4. Now check the application by invoking the rest api http://localhost:xxxx/v1/example on your browser. You should get the port number from the home page of the application link from browser.

The modified message should be displayed. I hope you got a sense of how easy it is to make changes to a cloud-native application and test the changes instantly.

After modification

From there, you can also modify the application to add your business logic. When you add your business logic, you can focus solely on what’s needed for the business logic and not worry about other environmental issues while building your application.

Troubleshooting

Check Debugging Codewind projects.

Check troubleshooting guidelines for Codewind.

Working with Codewind on Visual Studio Code

Prerequisites

Install Codewind for Visual Studio Code

  1. Launch your VS Code IDE.
  2. In the menu bar, under View, click Extenstions.
  3. In the search field, type “Codewind” and hit Enter.
  4. Install Codewind by clicking on Install against the Codewind entry.
  5. Codewind requires the installation of additional Docker images to run. Choose Install when prompted to complete the installation. The installation may take a few minutes to complete. VSCode Install Codewind

    Codewind is now installed.

  6. Codewind creates a folder called codewind-workspace within your home directory (~/codewind-workspace on mac) to contain your projects.

You can access this codewind-workspace across editors. If you created Codewind projects in Eclipse IDE, then those projects can be accessed from Visual Studio code’s Codewind plugin because of the codewind-workspace folder that is compatible across editors.

Project templates in Codewind

Codewind provides a set of templates you can use to create a project. The templates are of different types:

  • Standard Codewind templates
  • Kabanero Collections
  • Appsody Stacks - appsodyhub

Some of the templates available now are include Go, Lagom Java, Node.js Express, Open Liberty, Python, Sprint Boot, Swift, WebSphere Liberty Microprofile, Loopback, and more.

You can create your own template and use it to create a project. Learn more in the Codewind documentation.

Create and run a Java project

  1. Launch your VSCode IDE.
  2. In the Explorer view, expand Codewind and then Projects.
  3. Right click on Projects and select Create New Project.
  4. Select the template you want to use to create a project. For this tutuorial, select Standard Codewind templates.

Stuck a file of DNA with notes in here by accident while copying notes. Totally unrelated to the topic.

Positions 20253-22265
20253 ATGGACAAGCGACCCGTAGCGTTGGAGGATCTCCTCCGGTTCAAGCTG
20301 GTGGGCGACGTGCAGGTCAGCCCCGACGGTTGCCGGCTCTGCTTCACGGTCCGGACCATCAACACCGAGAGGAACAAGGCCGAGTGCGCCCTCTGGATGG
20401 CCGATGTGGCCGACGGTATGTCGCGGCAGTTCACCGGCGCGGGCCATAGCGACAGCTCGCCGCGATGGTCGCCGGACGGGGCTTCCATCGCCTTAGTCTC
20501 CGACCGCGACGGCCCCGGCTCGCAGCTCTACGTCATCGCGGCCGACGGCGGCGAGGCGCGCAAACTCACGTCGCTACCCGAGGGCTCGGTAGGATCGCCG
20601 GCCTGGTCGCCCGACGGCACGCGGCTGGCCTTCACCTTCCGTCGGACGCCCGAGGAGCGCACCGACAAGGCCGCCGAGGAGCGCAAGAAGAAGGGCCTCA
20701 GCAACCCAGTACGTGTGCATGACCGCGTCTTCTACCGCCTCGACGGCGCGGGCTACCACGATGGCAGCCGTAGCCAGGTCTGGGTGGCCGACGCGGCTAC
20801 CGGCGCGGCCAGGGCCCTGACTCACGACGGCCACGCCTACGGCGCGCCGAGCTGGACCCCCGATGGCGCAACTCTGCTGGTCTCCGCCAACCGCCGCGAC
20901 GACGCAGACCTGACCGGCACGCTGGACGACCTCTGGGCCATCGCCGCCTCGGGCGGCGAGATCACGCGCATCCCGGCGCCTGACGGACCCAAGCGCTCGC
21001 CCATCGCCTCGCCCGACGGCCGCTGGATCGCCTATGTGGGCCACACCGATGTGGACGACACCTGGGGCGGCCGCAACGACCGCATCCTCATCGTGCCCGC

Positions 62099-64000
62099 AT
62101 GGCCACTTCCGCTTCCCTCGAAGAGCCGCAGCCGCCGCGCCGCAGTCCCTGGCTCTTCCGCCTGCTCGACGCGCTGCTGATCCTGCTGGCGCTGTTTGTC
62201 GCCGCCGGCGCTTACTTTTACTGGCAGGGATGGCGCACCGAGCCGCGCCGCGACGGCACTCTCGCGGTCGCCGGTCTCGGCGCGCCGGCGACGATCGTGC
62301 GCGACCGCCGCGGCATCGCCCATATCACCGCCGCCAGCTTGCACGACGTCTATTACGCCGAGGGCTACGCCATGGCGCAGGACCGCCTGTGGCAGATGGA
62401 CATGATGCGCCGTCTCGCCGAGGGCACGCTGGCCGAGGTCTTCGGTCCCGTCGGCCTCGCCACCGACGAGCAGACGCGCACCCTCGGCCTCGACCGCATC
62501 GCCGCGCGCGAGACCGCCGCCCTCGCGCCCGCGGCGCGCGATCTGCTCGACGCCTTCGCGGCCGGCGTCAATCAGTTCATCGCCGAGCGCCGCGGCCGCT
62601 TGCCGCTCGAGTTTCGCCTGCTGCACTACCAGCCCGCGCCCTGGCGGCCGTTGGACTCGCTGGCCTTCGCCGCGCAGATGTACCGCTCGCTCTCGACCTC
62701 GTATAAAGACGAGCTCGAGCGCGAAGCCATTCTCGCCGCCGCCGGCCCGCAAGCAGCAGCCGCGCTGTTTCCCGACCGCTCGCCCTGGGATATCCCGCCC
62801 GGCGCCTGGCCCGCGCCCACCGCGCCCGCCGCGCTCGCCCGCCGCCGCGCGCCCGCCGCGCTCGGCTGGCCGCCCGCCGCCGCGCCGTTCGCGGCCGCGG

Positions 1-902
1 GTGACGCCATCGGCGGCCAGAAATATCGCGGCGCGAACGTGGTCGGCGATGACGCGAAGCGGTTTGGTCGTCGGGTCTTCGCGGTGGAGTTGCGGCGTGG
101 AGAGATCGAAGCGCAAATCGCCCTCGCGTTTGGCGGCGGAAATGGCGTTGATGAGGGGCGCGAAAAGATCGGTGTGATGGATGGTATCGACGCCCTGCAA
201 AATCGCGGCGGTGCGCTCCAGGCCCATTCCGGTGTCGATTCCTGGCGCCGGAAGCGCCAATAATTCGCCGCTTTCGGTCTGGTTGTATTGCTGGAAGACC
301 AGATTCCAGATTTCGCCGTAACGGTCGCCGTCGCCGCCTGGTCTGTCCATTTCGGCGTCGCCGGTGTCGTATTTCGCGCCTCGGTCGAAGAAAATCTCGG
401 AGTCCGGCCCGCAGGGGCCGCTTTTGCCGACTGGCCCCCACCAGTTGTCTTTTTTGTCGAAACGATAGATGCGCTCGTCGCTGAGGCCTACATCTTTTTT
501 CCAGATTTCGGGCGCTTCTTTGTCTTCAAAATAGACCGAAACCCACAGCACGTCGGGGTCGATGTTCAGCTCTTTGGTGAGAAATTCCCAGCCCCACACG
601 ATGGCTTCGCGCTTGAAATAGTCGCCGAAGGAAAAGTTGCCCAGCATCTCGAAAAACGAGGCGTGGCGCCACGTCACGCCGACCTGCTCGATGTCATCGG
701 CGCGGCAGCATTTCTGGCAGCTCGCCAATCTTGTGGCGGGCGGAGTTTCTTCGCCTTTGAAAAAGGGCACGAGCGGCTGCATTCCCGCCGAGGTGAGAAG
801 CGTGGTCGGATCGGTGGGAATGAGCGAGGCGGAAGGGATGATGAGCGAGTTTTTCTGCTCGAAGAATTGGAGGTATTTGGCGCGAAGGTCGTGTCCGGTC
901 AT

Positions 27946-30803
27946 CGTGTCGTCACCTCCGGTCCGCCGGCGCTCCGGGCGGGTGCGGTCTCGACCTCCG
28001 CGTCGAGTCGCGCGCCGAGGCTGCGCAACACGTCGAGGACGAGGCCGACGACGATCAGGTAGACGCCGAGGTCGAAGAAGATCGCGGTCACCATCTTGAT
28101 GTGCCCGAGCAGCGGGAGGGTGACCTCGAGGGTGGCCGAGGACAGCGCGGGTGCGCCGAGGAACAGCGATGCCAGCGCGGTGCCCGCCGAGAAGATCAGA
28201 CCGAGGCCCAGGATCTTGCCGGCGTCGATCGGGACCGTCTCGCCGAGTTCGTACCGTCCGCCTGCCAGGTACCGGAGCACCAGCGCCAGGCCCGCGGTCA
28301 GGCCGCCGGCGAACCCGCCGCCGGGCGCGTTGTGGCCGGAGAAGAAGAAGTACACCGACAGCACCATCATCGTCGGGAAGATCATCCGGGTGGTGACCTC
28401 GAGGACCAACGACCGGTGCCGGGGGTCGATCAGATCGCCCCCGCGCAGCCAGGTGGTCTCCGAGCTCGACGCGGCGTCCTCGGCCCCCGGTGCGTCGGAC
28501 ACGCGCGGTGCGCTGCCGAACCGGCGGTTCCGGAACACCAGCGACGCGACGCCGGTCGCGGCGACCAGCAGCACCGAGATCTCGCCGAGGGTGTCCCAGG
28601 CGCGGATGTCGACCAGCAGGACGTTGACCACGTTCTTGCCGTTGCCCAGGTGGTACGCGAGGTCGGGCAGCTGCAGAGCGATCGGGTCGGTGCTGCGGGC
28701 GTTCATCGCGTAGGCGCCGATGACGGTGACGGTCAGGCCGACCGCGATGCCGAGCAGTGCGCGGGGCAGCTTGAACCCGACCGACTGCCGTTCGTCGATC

5. Then select a template. Here select WebSphere Liberty Microprofile entry.
  6. Enter a name for the project and hit enter. A new Java microprofile project is created and can be seen in Codewind workpsace.
  7. After a few minutes, the project is in running status, after build and deploy. Once it is in running status, right click on the Python project in Codewind view and click Open App. VSCode Create Project

You will see many more options in the context menu of the application in Codewind view. Refer to the Codewind documentation for more detailed information.

Modify your application

It is very easy to make changes and deploy them. Let us modify Example.java file under src/main/java/application/rest/v1. Modify File

Before making modification, check the response for curl http://127.0.0.1:xxxx/v1/example (get port nunmber from the home page of the application link from browser, after opening the app from it’s context menu). In the above image you can see the output in the terminal view of VS Code editor.

Now, let us modify and change the display message to Congratulations, your modified application is up and running!!!. Save the file. Wait for a few moments for the changes to be automatically built and deployed. Now check the response for curl http://127.0.0.1:xxxx/v1/example. The modified message should be displayed. It is this easy to make changes to a cloud native application and test the changes instantly. Check the changes reflect in the below gif image in the tremical section of VS Code editor.

After modification

You can then go on to modify this application to add your business logic. This way you focus on just what is needed for the business logic and not worry about other environmental issues while building a cloud native application.

Troubleshooting guides for Codewind

Check troubleshooting guidelines for Codewind.

Muralidhar Chavan